Milena Büchs and Giulio Mattioli
Policies to reduce air travel demand, including in the tourism sector, are urgently required as air travel’s climate impact keeps growing while low-carbon aviation remains a distant perspective. Policy options include flat rate taxes per flight, taxes on flight miles or emissions, or frequent flyer levies, yet little is known about how their distributional impacts compare. This paper examines the distributional effects of various air travel tax options for the UK, informed by an analysis of the distribution of (frequent) flights and associated emissions over income and other social characteristics. We find that ‘frequent flights’ are even more unequally distributed than all flights and that all taxes on air travel are distributionally neutral or progressive. The most progressive option is a ‘frequent air miles tax’ based on both the number of flights and emissions. At the same time, some social groups like recent migrants are relatively likely to be ‘frequent flyers’ even on lower incomes. Overall however, our results show that taxing air travel is far less regressive than taxing home energy or motor fuels. Taxes on air travel, while often portrayed as unfair in public discourses, therefore raise fewer fairness concerns than other types of carbon taxes.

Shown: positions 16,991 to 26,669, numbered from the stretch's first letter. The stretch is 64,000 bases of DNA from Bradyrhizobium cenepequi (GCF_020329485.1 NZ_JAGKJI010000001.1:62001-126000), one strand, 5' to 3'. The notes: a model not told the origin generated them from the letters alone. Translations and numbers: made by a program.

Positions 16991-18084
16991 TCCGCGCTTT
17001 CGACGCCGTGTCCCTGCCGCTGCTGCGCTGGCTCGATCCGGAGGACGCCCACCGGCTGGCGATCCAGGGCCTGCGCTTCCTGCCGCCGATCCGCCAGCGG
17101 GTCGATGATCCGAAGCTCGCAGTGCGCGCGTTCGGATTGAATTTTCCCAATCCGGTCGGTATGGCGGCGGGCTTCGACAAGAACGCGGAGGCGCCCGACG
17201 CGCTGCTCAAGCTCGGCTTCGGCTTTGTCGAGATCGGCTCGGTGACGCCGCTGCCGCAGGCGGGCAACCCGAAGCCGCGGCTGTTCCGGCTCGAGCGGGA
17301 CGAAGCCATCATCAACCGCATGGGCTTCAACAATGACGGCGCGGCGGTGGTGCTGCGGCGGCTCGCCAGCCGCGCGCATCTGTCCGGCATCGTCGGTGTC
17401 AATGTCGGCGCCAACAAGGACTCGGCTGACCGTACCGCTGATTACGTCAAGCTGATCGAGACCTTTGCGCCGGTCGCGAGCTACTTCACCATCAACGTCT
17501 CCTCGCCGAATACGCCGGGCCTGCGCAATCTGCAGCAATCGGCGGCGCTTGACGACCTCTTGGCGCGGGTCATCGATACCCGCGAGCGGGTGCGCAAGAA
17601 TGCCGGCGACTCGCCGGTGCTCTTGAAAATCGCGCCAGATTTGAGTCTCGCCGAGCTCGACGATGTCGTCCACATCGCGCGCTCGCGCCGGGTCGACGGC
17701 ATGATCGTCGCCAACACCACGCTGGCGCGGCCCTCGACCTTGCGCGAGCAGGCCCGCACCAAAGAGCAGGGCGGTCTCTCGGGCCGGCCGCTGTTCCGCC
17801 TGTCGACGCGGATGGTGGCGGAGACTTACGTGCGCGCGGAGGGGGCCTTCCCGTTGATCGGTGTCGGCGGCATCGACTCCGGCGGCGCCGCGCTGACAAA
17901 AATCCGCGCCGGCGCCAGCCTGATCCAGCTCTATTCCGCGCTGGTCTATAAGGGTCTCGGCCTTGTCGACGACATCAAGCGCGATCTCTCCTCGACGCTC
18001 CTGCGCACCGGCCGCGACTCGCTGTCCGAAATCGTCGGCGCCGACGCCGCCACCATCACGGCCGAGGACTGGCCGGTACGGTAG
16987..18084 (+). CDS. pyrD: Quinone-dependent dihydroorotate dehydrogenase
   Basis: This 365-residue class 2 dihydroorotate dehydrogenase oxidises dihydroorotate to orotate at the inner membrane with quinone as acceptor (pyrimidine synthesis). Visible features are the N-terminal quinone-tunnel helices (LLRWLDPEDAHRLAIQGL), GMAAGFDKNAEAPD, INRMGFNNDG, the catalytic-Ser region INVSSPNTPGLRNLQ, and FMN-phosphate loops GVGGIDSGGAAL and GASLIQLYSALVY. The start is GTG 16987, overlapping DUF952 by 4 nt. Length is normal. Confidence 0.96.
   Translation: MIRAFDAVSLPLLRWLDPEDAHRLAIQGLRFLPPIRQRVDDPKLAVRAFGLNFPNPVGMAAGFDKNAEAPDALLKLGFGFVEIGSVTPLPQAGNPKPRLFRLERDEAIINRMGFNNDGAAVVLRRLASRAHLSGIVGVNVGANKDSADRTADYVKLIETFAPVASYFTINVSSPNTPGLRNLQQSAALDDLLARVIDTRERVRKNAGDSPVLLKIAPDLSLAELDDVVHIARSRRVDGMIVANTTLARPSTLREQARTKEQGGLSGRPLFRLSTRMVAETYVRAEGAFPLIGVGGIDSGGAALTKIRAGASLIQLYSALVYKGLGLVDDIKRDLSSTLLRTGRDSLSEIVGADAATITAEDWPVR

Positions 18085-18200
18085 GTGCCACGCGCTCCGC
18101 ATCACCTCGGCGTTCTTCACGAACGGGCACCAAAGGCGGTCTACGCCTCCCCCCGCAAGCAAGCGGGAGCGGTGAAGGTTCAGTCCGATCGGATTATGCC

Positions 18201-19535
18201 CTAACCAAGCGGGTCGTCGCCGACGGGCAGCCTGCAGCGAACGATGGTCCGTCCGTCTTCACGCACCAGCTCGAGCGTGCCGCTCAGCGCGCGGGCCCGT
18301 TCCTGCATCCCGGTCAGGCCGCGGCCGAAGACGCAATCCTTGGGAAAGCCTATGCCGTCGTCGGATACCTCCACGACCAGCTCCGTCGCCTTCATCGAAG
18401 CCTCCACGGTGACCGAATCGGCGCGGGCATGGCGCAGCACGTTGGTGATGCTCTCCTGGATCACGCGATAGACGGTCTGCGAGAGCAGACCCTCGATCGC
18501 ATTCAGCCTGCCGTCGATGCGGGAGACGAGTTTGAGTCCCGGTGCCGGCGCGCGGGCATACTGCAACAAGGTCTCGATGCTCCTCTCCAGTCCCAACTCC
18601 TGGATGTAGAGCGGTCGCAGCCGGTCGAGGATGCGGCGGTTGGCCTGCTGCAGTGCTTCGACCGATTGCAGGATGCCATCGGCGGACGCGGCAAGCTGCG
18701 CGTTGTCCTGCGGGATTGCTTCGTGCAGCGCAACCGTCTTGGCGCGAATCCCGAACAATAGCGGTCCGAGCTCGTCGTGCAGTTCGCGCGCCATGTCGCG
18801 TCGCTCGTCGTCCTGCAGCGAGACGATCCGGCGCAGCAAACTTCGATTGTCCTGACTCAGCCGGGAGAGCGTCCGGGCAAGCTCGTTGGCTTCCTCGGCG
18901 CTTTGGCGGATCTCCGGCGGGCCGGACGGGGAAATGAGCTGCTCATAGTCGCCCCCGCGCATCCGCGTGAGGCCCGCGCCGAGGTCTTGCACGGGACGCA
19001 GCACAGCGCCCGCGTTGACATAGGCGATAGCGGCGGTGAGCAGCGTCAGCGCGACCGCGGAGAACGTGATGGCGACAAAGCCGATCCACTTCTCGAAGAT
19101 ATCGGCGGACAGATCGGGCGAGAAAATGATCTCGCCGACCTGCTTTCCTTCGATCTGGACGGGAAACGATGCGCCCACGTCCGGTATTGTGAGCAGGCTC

Büchs, M. and Mattioli, G. 2022. How socially just are taxes on air travel and ‘frequent flyer levies’? Journal of Sustainable Tourism. doi: 10.1080/09669582.2022.2115050Opens in a new tabOpen access
Banner photo credit: Alireza Attari on Unsplash